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New DV Services Being Offered On Coast

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More than $1 million will be injected into the Sunshine Coast to help it offer a range of integrated services for people affected by domestic and family violence.

Minister for the Prevention of Domestic and Family Violence Di Farmer said $1.18 million was being invested over five years for the Sunshine Coast Domestic and Family Violence Service System.

“We have a range of services available to people escaping family and domestic violence and we want to make sure they are able to get consistent, professional and co-ordinated responses from those services,” Ms Farmer said.

“Our top priority is to make sure that victims and their children are safe, which is why we are making this investment.

“We know that one agency alone may not have all the pieces of the puzzle that are needed to keep victims and their children safe.

“That’s why services like this one are vital - it means critical information is shared across agencies, helping to paint a more accurate picture of what is going on.”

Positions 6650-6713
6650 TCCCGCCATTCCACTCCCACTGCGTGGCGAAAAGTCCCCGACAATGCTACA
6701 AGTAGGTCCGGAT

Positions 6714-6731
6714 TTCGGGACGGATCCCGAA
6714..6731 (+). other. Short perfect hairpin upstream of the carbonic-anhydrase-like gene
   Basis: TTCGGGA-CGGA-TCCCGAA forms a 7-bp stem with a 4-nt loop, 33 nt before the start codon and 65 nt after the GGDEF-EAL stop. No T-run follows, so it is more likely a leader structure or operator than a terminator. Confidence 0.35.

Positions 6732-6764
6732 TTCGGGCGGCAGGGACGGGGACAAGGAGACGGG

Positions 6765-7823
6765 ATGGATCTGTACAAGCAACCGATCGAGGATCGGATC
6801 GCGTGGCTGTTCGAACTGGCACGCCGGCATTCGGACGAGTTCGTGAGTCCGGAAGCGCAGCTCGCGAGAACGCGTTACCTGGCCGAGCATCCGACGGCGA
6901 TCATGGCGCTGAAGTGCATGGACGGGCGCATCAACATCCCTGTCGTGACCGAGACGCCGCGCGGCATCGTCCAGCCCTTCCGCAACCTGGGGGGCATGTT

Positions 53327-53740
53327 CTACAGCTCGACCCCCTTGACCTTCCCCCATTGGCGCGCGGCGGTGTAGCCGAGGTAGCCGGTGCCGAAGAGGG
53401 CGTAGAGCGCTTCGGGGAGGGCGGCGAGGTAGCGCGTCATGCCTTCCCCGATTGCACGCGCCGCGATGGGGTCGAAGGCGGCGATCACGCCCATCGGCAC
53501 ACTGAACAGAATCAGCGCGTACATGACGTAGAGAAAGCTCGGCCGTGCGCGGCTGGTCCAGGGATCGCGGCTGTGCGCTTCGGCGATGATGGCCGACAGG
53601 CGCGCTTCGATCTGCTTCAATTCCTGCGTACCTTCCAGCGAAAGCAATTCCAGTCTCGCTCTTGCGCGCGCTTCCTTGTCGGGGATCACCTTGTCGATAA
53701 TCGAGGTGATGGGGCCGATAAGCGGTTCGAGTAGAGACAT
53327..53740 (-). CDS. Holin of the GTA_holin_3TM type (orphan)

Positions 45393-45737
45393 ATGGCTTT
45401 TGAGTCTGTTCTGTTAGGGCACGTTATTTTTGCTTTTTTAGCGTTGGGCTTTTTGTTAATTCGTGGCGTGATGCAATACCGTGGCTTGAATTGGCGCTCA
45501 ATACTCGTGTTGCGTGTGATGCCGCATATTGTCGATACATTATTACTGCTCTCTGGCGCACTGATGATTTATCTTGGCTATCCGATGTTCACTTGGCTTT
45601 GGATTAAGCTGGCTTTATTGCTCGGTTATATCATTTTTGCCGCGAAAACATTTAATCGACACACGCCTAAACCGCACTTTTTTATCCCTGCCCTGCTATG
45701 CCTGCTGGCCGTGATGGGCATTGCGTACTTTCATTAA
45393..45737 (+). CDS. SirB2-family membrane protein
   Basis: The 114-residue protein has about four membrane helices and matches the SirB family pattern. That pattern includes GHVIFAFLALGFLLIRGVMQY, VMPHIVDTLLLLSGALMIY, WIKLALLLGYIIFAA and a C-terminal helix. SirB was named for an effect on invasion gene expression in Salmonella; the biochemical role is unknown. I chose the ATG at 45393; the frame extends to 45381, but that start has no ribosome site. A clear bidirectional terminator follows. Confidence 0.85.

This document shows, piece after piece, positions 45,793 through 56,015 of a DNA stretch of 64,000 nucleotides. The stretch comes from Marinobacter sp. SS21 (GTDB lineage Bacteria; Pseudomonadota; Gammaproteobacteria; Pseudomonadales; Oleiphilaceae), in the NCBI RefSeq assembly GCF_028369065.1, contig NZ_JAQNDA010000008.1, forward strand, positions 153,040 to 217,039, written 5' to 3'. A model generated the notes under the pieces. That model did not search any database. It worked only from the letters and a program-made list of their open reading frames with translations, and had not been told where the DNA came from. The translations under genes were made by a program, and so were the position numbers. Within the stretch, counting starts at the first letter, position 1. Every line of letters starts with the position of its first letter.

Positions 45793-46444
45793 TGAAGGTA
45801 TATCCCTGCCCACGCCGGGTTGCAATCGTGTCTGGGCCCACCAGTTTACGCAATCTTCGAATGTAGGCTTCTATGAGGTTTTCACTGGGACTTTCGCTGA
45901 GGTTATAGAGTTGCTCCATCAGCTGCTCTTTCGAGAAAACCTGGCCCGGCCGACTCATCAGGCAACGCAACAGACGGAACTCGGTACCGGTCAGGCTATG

“Ms Farmer said the service, delivered by IFYS Ltd, would ensure a collaborative response across government and non-government agencies already working in the field.

“IFYS have have a wealth of experience and knowledge in this area, and they will create ways that agencies can support clients more directly with referrals, as well as sharing information that help make sure victims are safe while holding perpetrators to account,” she said.

“This includes sharing information about any changes in risk to victim’s safety.”

Police Minister Mark Ryan said the new service would operate from the Mooloolaba Police Station.

“Queensland Police deal with domestic violence on the front line every single day, and this service will help them continue the great work they are doing to help victims and hold perpetrators accountable,” he said.

“It means organisations, including the police, courts, child protection and non-government organisations, will work together to deliver timely, coordinated and client-focussed responses to people affected by domestic and family violence.

“It also means services will be delivered in a way that enhances responses and improves the safety and wellbeing of victims and their children, particularly those in high risk situations.”

The Palaszczuk Government has invested $328.9 million over six years from 2015-16 for reforms from the Not Now, Not Ever report.

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